Professor Tim O' Riordan, Sherriff of Norwich, expressed his support for the Transition movement, which he described as 'organic, helpful, exciting and fun, showing how we can live sustainably and enjoy life', while 22 year old Environmental Science student Kerry Lane said it was 'inspirational, giving me hope when I was giving up'
Journalist Ariane Heinz, 65 from Germany, visiting friends in Norwich said that 'The Transition (from oil dependence to local resilience against economic and environmental shocks) have a long way to go but it's the only way. In my home town of Cologne, we are gathering information to help each other reduce our energy use by 1% every 6 months'
Party goers enjoyed low-carbon and local drinks and snacks, and danced to live music from Tom Foxe, 6th Fret and the John Preston Tribute Band, all amplified by cycle power'.
More like a party than a protest' is how party organizer Charlotte Du Cann's described her first year of Transition, not just tonight's event. For founder member Tully Wakeman the year was 'an exciting journey of finding out how we should be doing things, with valuable views and contributions brought by lots of different people'
Transition Norwich aims to bring together the people of Norwich to design and implement a community response to peak oil (the imminent decline in world oil supplies) and climate change – two issues which fundamentally challenge our current way of life. http://www.transitionnorwich.org/
Saturday, 3 October 2009
The rightwing blogosphere - why?
A significant part of the answer is: money (and time). Blogs are of course miles miles cheaper than newspapers to launch and run. But to have a top notch blog and to have it really widely promoted, a lot of money, time and/or expertise comes in very handy indeed. Most greens and lefties can't afford to pay people to help them run / design etc. their blogs etc., and have to earn money rather than rely on unearned etc income. Right-wing people are in this respect (literally) better off, by and large.
The Yanks are just lucky to have an Ariana Huffington prepared to bankroll progressive blogging / internet journalism. It is a rare rich person who is prepared to risk their own money backing politics that will work against their crude short term financial interests.
This is the truth that dare not speak its name: ConservativeHome and other famous right-wing blogs rely on huge warchests for their prominence.
It is time this fact got out there more.
Thursday, 1 October 2009
An appeal to the Irish people: for European democracy
The European Union has great potential to be a force for good in this
continent and this world. We can see some of this potential realised in
the role it has played in preventing major wars on its territory since
1945, and more recently in the lead role it has played on matters
But today, the E.U. is suffering from a legitimation crisis, a
'democratic deficit' of huge proportions. Since the Enlightenment the
idea of self-rule by free and equal citizens has been the cornerstone of
European democracy. Constitutions can give expression to this idea of
shared freedom and thus serve as the basis for democratic institutions.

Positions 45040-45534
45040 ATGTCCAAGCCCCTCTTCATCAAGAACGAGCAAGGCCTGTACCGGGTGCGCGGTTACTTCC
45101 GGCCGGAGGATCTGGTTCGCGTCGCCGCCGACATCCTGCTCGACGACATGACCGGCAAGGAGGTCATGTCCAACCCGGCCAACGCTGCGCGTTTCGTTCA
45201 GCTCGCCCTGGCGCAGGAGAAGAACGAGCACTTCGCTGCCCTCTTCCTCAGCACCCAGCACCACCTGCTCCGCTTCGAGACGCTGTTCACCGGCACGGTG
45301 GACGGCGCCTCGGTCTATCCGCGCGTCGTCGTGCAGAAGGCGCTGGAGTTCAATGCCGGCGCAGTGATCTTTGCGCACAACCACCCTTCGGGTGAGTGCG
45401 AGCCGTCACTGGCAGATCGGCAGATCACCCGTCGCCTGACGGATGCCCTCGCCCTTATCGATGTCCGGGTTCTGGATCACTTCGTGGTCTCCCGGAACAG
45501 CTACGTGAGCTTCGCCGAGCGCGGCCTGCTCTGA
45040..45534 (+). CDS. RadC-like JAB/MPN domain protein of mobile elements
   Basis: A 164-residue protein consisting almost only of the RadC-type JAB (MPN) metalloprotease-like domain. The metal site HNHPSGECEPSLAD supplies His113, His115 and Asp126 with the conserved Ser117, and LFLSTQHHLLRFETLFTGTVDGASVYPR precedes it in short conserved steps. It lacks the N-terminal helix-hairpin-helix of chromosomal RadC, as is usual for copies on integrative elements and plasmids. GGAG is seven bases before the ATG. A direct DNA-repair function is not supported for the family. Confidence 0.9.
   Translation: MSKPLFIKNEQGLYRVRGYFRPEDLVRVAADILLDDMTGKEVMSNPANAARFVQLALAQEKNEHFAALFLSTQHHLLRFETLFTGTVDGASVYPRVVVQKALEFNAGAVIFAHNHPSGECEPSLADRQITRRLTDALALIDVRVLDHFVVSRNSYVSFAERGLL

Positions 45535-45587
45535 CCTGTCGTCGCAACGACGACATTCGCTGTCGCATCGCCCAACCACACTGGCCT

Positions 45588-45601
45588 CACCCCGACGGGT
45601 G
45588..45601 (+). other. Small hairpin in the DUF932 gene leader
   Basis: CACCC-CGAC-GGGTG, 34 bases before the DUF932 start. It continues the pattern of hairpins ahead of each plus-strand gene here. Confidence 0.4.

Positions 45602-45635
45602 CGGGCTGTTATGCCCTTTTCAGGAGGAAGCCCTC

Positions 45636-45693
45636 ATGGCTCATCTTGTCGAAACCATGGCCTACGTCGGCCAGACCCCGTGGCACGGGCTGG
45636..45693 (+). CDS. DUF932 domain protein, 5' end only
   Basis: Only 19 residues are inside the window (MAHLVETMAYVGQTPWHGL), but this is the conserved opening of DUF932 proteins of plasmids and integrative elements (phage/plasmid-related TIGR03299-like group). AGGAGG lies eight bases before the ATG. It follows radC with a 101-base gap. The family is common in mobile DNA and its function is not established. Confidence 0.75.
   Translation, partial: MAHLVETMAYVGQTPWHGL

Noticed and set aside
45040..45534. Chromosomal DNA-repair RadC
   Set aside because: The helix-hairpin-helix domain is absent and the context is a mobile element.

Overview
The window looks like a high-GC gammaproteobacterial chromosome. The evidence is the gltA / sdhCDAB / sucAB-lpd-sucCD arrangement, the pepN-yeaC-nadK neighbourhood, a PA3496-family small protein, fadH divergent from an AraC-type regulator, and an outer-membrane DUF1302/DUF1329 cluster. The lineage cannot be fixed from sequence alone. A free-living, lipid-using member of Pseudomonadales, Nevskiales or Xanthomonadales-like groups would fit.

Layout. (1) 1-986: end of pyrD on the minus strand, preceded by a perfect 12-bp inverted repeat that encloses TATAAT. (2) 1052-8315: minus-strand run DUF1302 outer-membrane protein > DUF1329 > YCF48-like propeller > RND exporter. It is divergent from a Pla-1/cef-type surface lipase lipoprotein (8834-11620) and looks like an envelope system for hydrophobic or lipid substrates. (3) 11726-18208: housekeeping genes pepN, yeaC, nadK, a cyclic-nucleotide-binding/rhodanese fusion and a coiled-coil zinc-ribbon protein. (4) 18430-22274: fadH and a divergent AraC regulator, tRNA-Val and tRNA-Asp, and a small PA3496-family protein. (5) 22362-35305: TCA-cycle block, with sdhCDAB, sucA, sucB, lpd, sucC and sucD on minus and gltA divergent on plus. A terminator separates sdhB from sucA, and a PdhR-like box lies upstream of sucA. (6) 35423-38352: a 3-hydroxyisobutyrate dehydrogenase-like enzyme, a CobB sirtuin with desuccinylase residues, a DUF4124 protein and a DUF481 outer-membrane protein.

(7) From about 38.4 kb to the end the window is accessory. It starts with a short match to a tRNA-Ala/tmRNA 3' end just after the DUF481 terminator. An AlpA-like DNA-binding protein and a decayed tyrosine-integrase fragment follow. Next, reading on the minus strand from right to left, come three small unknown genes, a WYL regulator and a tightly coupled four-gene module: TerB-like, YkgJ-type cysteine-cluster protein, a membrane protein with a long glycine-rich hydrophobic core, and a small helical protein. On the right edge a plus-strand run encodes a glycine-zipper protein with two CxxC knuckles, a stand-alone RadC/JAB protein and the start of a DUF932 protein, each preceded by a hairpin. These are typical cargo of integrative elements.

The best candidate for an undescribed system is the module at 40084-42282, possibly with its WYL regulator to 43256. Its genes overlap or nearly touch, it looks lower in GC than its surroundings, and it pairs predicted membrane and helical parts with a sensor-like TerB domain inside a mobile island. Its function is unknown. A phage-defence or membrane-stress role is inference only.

They can, however, only do so, if we have reason to believe that the
constutions are understandable and acceptable to the citizens.
The Lisbon Treaty is effectively the constitutional treaty for the
European Union. The major part of its content has been rejected in
referenda in France and the Netherlands in 2005 and in Ireland in 2008.
It needs to be thoroughly revised in a transparent and democratic manner
before it is brought back to the citizens of Europe for approval.
In that context, the referendum that your country is holding next week
stands as a unique beacon of hope.
We would ask you this: don't vote against the Lisbon Treaty out of petty
nationalism. (The island of Ireland knows all too well of what excesses
of fervour about national identity can lead to, in terms of human
suffering.) Be internationalists: as intellectuals from different
European countries outside your borders, we are asking you to speak for
us. Hundreds of millions of European citizens have been denied a voice
at the ballot box: exercise that power on our behalf.
Vote against the undemocratic project of Lisbon. Vote so that all of us
will be given that same right that you, rightly, have been given.
Our common future is in your hands. Force them to stop, to think again,
Please vote No to the Lisbon Treaty, on October 2nd.
Thomas Wallgren, Finland, Head, Department of Philosophy, University of
Susan George, Paris, France, Author, Board Chair of the Transnational
Rupert Read, UK, Reader in Philosophy, UEA, Norwich
Mladen Dolar, Professor, University of Ljubljana, Slovenia
Mikael Böök, Project Manager, Helsinki, Finland
Dr. Steen Brock, Associate Professor, Dr. Phil.,Department of
Philosophy, University of Aarhus, Denmark
Dr. John Collins, School of Philosophy, UEA, UK
George Daremas -Greece, Sn. Lecturer, University of Indianapolis -
Haris Golemis, Nicos Poulantzas Institute (Greece)
J.P.Roos Professor,Dept Social Policy,POB 18, 00014 University of
Dr Derek Wall, Visiting Tutor, Dept of Politics, Goldsmiths College, London.